Katie Levy, 15
A query into the nuanced and complex issue of self-driving cars, the environment, and the corporations who make them, expertly researched by a 15 year old.
Imagine: you’re a high school student in 2030. It’s 7:30 AM on a brisk, clear fall morning. You hop into a driverless vehicle, enter the address of your school, and wave to your parents as the car pulls away. Your trip from the suburbs into a major city takes only a few minutes, as your car communicates with the others on the road, ensuring maximum efficiency and a speedy commute. You sit back assured that, free from human error, your city’s roads are safer than ever.
Conversely, imagine: you’re a high school student in 2030. At 6:45 AM, you glance up at the hazy, smog-filled sky as you step into a self-driving car. As your car pulls into a packed road jammed with other autonomous vehicles, you see that your trip to your school in a major city will take over an hour, even though the car’s algorithm has chosen a new route to minimize traffic. As your car crawls along, you notice through the windshield the taped-off ruins of an old subway station, clearly out of use for years. You roll down your window to get a better look, but the exhaust-saturated air stings your eyes and makes you cough. Your phone buzzes: it’s a public announcement warning your city about an oncoming tropical storm, expected to make landfall in the next few days. You peer at the passengers using their phones in the cars beside you, wondering how people will react to the news. Nobody moves. The gridlock of cars remains indifferent, stretching blocks in every direction, each tailpipe sputtering on in stubborn disregard.
Self-driving cars could radically affect the climate for the better. Driverless cars could lead to less greenhouse gas emissions for four main reasons: driverless cars don’t require all the safety equipment needed when humans are in control (such as anti-lock brakes, air bags, and laminated glass) so they’d weigh less (and thus require less fuel to move), driverless cars’ computer algorithms could achieve higher fuel efficiency by using the most efficient routing and driving techniques, the cars could find parking more quickly which would cut down on wasted driving time, and the cars could tolerate higher occupancies without the risks that come from human distraction. The Department of Energy finds that with those changes, self-driving cars have the potential to decrease greenhouse gas emissions in transportation by as much as 90%. In a sector that ranks first in environmental impact (comprising more than a quarter of all U.S. greenhouse gas emissions), those differences are potentially world-changing.
On the flip side, the same cars could also increase those emissions by as much as 250%. Most significantly, self-driving cars are expected to drastically increase the number of total miles that people drive. Initially faster commutes due to more efficient techniques coupled with the ability to pursue other activities while driving mean that people will be willing to regularly travel farther and farther by car, and will be more and more likely to prefer cars over public transportation, driving up car ownership and use (the resulting congestion will likely make most urban commutes slower than before). Moreover, self-driving cars can safely travel much faster than human-driven vehicles due to computers’ speedy reaction times, and fuel efficiency decreases when cars travel faster than about 50 miles per hour. Efficiency gains from autonomous systems are further undercut by the tremendous amount of energy those systems require (about the equivalent of 50 to 100 laptops). In fact, driverless cars from Waymo (former branch of Google and probable industry leader in autonomous vehicles) are substantially less fuel-efficient than their human-driven counterparts. A scenario in which urban areas were dependent on and saturated with similar cars would bring a sharp spike in transportation emissions, meaning a devastating environmental impact and severely worsened pollution-related health issues. That worst-case-scenario cannot be allowed to happen.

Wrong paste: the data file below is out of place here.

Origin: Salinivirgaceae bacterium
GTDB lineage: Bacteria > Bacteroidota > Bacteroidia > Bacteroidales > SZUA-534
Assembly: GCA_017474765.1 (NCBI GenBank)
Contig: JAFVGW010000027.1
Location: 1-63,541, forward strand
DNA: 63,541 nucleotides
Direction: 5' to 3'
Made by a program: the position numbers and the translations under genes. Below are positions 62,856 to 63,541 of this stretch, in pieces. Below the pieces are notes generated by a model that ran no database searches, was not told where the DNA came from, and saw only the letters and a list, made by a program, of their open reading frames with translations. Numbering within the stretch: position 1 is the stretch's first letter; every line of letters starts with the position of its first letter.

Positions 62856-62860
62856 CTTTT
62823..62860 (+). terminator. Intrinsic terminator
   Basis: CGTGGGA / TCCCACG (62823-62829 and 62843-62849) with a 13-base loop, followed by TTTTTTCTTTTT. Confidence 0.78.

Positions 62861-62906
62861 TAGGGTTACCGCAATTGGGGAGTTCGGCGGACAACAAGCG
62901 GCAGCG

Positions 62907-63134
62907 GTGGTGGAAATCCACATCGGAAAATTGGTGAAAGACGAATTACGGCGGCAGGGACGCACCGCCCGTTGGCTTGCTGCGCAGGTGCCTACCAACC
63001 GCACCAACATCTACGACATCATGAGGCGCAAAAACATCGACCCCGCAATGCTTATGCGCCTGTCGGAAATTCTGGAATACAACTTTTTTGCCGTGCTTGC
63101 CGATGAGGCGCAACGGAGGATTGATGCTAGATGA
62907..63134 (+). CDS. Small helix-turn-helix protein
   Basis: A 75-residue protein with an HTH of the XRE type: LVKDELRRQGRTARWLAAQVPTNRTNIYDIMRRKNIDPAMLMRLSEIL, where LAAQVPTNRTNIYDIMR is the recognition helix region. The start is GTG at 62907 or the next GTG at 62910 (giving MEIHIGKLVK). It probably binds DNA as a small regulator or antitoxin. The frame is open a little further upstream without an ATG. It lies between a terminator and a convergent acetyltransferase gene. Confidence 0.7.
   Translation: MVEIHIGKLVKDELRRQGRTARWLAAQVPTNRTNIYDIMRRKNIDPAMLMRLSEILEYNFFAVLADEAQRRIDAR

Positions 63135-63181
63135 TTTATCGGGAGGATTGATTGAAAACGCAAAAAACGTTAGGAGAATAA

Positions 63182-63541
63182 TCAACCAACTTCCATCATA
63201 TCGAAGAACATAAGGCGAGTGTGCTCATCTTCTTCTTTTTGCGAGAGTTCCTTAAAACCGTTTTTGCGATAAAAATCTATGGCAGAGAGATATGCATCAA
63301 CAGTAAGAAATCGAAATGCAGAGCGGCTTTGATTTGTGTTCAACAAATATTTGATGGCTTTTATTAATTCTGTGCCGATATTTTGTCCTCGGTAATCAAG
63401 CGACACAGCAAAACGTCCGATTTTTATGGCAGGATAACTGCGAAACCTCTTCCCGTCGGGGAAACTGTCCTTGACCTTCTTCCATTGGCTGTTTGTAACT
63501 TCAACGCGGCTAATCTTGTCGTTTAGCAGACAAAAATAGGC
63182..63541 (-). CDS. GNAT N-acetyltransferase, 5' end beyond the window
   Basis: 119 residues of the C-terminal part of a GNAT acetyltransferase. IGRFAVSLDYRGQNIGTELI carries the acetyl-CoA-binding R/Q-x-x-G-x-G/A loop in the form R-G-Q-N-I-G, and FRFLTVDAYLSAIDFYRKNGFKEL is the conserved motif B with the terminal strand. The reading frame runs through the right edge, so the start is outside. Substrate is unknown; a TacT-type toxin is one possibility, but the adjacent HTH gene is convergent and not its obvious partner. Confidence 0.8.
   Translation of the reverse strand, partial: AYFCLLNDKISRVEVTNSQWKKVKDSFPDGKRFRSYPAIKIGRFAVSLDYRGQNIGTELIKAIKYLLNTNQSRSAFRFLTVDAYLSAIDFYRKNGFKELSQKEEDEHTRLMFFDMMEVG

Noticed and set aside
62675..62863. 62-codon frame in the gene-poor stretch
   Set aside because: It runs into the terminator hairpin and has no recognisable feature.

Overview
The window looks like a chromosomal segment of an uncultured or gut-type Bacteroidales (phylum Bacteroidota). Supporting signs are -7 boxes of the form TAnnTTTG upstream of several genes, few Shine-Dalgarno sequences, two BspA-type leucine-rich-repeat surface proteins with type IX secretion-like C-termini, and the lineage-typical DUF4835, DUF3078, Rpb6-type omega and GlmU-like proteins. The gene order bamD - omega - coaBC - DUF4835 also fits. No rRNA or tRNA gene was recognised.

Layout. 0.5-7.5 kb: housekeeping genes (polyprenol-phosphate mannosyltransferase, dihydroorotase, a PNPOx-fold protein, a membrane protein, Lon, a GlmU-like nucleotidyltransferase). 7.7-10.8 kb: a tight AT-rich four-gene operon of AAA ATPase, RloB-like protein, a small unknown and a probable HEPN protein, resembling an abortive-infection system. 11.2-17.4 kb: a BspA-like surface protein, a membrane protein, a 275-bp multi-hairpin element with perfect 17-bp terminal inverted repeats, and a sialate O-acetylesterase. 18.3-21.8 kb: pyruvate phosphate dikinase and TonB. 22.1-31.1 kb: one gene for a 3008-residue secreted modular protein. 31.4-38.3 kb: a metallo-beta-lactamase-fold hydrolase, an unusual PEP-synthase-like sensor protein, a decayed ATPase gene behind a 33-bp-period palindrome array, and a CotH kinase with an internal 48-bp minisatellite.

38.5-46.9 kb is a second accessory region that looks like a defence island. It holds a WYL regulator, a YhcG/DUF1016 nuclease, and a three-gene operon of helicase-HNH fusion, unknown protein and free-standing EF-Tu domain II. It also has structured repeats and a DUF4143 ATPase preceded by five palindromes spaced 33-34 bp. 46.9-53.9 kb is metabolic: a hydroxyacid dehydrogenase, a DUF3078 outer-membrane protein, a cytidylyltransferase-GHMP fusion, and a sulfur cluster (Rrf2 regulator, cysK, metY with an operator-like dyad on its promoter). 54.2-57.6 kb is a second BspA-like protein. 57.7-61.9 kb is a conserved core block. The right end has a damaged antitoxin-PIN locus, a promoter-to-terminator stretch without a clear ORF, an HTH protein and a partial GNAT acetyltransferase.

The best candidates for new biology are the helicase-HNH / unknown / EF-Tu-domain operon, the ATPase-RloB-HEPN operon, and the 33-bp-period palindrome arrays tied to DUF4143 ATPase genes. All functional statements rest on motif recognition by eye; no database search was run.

To ensure that self-driving cars become a force for climatic good, comprehensive environmental policies are needed. Make no mistake: corporations can and should do their part by (among other things) creating hybrid and electric instead of gas-burning vehicles, minimizing the environmental impact of manufacturing and shipping those vehicles, and creating rideshare/carpooling services, but in addition to corporate responsibility, regulatory actions are critical. Some essential environmental laws in a society with self-driving cars include energy efficiency standards and electrization requirements for all self-driving cars (coupled with shifting the power grid away from fossil fuels, but that’s another story), requirements for car manufacturers to release emissions data, upkeep of and improvements in access to public transportation services, and incentives to use public transportation and rideshare services over personally-owned cars plus perhaps a carefully-crafted tax on miles driven in low-occupancy cars for non-essential purposes. As a starting point, those policies would raise the chance of a drop in transportation emissions and lessen the risk of a catastrophic increase.
As political debates around self-driving cars rage on, climate change remains a legislative afterthought. Lawmakers and citizens must balance self-driving cars’ long-term effects with the short-term risks and rewards of the technology. While lifestyle, economic, and political changes are extremely impactful, the ecological choices that humans make now will affect the planet for centuries to come.